Exploring Tourism in Seychelles
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Islands Nature Reserves

Victoria, Seychelles


Aride Island, one of the finest jewels in the Indian Ocean, is also one of the world’s most important Nature Reserves. Blessed with a wealth of natural treasures Aride has remained a wild and beautiful paradise. The island was bought as a Nature Reserve in 1973 by Christopher Cadbury, and today is managed by the Island Conservation Society. Aride is home to one million breeding seabirds of ten species, endemic birds such as Magpie Robins, Fodies, Brush Warblers and Blue Pigeon, Endemic Plants like wrights Gardenia and Turtle beaches and rich marine life. No vessels other than those of the reserve are allowed to land on Aride Island. As such visitors will have to disembark from their vessel and board the islands' boat for transfer onto the island.


Hues of red and green colour Curieuse Island, the result of the bare red earth of the hillsides intermingling with the unique green flora of an island peppered with coco-de-mer trees, one of the iconic symbols of Seychelles. Most visitors disembark at Baie Laraie to the sight of multitudes of giant hump head parrotfish and giant tortoises lazing near the rangers’ headquarters. The trail from Baie Laraie to Anse José passes through thick mangrove forest and is one of the most breathtaking sites on the island. On the way can be found the ruins of the leper colony, now well blended into the landscape. The Doctor’s House at Anse José, a wonder of Creole colonial architecture, has since been turned into a fascinating museum on whose beach sea turtles still arrive to lay their eggs. A dive at Coral Garden or Pointe Rouge is a MUST as is a snorkelling trip to St. Pierre.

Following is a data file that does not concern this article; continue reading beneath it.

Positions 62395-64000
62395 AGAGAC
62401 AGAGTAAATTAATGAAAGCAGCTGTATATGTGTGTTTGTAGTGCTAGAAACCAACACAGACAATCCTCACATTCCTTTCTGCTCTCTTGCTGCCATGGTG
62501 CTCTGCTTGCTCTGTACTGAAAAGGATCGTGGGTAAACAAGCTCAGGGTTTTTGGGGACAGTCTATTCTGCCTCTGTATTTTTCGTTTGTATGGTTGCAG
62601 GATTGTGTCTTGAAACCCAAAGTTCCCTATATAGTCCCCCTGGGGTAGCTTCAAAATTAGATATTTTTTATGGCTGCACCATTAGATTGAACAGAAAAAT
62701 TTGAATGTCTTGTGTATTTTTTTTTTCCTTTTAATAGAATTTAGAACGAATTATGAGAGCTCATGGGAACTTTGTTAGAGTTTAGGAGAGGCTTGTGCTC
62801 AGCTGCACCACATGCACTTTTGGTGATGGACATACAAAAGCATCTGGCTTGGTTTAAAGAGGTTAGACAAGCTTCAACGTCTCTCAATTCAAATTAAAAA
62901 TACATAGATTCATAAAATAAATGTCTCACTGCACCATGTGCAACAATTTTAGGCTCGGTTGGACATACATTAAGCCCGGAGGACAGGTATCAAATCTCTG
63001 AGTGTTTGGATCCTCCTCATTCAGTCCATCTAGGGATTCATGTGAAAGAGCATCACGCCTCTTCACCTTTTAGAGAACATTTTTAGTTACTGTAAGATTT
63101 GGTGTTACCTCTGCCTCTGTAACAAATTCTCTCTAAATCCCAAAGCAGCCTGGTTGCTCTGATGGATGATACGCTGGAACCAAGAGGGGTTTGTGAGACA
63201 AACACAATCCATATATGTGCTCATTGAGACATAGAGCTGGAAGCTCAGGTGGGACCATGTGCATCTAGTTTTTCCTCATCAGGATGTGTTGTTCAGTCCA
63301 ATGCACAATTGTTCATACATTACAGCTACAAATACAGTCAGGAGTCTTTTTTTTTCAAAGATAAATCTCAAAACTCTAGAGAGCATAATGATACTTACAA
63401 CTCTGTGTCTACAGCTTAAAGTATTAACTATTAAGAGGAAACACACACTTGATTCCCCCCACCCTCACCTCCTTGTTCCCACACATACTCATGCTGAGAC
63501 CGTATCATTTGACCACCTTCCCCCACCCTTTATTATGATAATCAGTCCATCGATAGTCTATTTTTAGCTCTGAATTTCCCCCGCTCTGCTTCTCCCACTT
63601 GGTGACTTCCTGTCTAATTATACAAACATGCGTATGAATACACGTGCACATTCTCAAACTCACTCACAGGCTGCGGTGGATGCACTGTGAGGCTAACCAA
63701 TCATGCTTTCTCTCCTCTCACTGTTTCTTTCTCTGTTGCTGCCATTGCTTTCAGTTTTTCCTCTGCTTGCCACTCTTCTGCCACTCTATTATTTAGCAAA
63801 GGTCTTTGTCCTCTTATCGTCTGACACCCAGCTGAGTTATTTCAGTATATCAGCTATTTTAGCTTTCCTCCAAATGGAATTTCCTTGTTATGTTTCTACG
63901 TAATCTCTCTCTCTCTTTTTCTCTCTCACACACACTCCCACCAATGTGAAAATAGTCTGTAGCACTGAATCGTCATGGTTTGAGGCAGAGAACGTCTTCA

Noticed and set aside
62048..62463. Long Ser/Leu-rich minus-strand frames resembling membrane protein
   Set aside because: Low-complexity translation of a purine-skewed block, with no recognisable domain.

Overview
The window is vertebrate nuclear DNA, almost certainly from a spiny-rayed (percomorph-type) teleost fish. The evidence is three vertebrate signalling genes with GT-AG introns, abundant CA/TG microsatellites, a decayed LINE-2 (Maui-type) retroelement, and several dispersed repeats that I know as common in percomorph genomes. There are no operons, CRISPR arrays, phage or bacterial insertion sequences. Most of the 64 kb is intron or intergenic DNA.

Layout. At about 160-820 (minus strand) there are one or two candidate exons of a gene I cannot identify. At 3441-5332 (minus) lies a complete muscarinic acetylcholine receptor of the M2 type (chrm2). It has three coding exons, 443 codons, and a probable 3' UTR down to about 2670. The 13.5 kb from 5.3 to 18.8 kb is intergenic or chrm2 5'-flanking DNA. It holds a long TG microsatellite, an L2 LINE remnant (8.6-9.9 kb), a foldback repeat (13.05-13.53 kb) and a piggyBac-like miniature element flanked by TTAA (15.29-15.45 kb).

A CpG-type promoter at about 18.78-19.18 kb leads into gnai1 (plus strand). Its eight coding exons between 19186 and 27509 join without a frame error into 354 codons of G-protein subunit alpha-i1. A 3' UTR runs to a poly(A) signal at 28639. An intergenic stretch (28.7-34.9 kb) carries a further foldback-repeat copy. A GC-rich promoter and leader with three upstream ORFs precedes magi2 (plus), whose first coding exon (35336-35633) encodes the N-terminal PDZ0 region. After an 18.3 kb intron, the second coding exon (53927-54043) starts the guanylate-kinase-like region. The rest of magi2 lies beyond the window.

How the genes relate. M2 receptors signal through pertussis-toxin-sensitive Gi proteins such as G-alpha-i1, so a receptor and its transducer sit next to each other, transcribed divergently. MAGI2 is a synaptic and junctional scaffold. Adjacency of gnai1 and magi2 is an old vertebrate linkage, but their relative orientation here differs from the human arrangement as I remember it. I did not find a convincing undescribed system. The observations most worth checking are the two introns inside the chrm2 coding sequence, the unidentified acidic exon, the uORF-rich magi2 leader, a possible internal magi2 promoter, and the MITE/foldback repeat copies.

The old plantation house at La Passe on the island of Silhouette is a building of great dignity and grace typifying the Creole architectural style of always including a spacious verandah extending all around the building, and a flight of steps on all four sides, affording more than one entrance or exit. The plantation house at Silhouette was probably constructed around 1861 as the family home of Mr Henri Dauban, Sr, owner of the island who employed around 250 labourers on his 2,000 acre estate. At that time, copra was the main source of revenue for Seychelles, along with cinnamon oil, vanilla and hawksbill turtle shell. Text credit: “National Monuments of Seychelles” by National Heritage.

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